Gold prices headed lower Thursday morning, with bullion threatening to snap a five-session win streak, which would match its longest stretch of consecutive gains so far in 2021.
was trading $10.60, or 0.6%, to $1,870.70 an ounce, following a 0.7% gain on Wednesday, which extended the most active contract’s climb to its highest finish since early January, FactSet data show. A Thursday decline for bullion would end its win streak since a similar stretch ended Jan. 5.
Gold began to trade lower in electronic trade Wednesday after minutes from the Federal Reserve’s April meeting, released after gold futures settled, showed that members of the Federal Open Market Committee agreed that any price increases from bottlenecks are likely to only have “transitory effects” on inflation.
However, minutes also implied that the FOMC may be moving toward discussing a pathway toward rolling back some of its pandemic-era accommodations as the economy rebounds from COVID-19.
“Gold traders may have thought they had a one-way ticket to $1,900, but the Fed’s minutes triggered a big reversal as preview of taper talks sent Treasury yields soaring higher,” wrote Edward Moya, senior market analyst at Oanda in a Wednesday afternoon note.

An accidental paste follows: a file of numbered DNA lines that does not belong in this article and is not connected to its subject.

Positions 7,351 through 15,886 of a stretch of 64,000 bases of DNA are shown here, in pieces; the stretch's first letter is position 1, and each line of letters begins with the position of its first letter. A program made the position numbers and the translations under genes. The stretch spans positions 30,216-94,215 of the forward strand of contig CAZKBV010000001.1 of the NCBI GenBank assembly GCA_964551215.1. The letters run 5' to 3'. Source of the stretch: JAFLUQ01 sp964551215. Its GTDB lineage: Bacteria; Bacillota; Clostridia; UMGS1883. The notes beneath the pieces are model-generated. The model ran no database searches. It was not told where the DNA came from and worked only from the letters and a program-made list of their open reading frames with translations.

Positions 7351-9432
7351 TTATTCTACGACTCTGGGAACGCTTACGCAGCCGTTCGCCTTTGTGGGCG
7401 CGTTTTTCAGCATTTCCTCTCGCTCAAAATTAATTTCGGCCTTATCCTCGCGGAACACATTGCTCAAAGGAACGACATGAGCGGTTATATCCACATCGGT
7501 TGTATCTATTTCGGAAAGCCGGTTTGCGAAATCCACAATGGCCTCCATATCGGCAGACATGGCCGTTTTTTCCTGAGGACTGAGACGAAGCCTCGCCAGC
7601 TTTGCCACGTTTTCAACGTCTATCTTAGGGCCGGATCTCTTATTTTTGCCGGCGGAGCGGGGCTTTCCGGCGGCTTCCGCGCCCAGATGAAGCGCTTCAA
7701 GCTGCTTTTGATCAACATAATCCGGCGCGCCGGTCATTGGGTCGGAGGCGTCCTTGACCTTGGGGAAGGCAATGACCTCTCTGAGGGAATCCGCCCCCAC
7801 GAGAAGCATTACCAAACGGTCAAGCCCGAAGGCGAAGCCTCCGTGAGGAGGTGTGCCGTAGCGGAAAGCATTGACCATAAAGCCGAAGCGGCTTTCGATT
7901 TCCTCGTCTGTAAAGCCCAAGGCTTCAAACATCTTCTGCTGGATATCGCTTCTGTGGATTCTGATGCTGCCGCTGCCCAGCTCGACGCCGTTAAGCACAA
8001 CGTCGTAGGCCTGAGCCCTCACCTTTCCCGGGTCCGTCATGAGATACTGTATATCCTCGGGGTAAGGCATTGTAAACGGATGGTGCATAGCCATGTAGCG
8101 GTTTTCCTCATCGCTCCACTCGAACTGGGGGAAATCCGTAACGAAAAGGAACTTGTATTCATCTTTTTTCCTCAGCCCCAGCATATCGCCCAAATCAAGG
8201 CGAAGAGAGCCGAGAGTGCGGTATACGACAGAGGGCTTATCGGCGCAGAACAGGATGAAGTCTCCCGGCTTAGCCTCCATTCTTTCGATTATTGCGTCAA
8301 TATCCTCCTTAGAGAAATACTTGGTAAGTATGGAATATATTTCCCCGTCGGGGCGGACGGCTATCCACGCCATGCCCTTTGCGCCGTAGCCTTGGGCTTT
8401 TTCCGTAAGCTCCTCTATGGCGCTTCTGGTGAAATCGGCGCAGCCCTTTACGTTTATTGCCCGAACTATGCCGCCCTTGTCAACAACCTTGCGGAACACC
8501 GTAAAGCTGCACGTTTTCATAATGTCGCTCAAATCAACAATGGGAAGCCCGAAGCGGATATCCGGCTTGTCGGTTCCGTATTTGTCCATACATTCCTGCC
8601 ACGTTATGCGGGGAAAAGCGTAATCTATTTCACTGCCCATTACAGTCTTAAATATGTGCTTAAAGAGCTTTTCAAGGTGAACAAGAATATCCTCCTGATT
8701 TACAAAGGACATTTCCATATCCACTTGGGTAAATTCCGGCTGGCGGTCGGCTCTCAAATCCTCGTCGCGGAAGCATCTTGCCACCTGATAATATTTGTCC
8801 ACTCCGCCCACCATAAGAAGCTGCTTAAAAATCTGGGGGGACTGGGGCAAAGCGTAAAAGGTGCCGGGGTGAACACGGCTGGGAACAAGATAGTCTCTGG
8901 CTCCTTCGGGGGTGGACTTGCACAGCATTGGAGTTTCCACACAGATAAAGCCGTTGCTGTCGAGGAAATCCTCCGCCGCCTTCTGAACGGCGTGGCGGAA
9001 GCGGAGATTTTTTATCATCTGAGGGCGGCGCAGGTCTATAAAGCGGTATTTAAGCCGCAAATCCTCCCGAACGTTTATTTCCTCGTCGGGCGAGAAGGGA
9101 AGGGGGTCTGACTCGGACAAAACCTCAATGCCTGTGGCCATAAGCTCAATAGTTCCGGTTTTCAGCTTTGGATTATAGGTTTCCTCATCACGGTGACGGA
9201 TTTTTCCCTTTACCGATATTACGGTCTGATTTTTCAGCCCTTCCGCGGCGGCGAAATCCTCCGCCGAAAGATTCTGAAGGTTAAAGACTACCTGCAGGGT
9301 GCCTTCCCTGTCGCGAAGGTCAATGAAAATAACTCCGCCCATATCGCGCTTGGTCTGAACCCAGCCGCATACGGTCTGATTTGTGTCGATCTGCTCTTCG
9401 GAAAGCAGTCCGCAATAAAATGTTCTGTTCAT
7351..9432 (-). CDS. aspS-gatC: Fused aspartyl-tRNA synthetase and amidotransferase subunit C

On Thursday, economic data was offering a mixed picture of the COVID recovery phase.
A reading on U.S. unemployment benefits continued to decline to a pandemic low in mid-May as companies ramp up hiring efforts. Initial jobless claims fell 34,000 to 444,000 in the week ended May 15. Economists surveyed by Dow Jones and The Wall Street Journal had forecast new claims to fall to a seasonally adjusted 452,000.
Meanwhile, a reading of manufacturing activity in the Philadelphia area, the Philly Fed factory index, fell to 31.5 in May from 50.2 in April.